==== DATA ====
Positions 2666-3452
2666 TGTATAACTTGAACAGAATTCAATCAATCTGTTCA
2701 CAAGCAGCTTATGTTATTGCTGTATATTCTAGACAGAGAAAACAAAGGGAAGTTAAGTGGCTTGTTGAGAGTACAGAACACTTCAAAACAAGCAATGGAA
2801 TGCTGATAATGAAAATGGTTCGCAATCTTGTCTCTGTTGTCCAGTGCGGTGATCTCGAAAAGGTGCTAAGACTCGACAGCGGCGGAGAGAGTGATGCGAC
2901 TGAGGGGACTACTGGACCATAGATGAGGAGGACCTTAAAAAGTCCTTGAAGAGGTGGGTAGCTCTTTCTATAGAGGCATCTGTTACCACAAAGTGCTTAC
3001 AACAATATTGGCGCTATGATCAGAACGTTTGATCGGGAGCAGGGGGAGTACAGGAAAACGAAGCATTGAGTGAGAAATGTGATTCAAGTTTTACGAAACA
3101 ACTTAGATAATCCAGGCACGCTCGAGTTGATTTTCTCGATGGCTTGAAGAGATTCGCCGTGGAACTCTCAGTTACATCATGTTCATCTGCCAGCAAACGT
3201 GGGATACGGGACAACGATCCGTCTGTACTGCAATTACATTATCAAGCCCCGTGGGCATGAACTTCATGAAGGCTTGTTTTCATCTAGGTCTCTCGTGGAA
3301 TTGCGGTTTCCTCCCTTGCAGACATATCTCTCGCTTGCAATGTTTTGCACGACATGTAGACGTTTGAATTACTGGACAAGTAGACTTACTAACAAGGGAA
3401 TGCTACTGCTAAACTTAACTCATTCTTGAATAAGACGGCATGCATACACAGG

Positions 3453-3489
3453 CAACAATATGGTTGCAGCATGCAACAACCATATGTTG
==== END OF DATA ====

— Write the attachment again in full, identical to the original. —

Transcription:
Positions 2666-3452
2666 TGTATAACTTGAACAGAATTCAATCAATCTGTTCA
2701 CAAGCAGCTTATGTTATTGCTGTATATTCTAGACAGAGAAAACAAAGGGAAGTTAAGTGGCTTGTTGAGAGTACAGAACACTTCAAAACAAGCAATGGAA
2801 TGCTGATAATGAAAATGGTTCGCAATCTTGTCTCTGTTGTCCAGTGCGGTGATCTCGAAAAGGTGCTAAGACTCGACAGCGGCGGAGAGAGTGATGCGAC
2901 TGAGGGGACTACTGGACCATAGATGAGGAGGACCTTAAAAAGTCCTTGAAGAGGTGGGTAGCTCTTTCTATAGAGGCATCTGTTACCACAAAGTGCTTAC
3001 AACAATATTGGCGCTATGATCAGAACGTTTGATCGGGAGCAGGGGGAGTACAGGAAAACGAAGCATTGAGTGAGAAATGTGATTCAAGTTTTACGAAACA
3101 ACTTAGATAATCCAGGCACGCTCGAGTTGATTTTCTCGATGGCTTGAAGAGATTCGCCGTGGAACTCTCAGTTACATCATGTTCATCTGCCAGCAAACGT
3201 GGGATACGGGACAACGATCCGTCTGTACTGCAATTACATTATCAAGCCCCGTGGGCATGAACTTCATGAAGGCTTGTTTTCATCTAGGTCTCTCGTGGAA
3301 TTGCGGTTTCCTCCCTTGCAGACATATCTCTCGCTTGCAATGTTTTGCACGACATGTAGACGTTTGAATTACTGGACAAGTAGACTTACTAACAAGGGAA
3401 TGCTACTGCTAAACTTAACTCATTCTTGAATAAGACGGCATGCATACACAGG

Positions 3453-3489
3453 CAACAATATGGTTGCAGCATGCAACAACCATATGTTG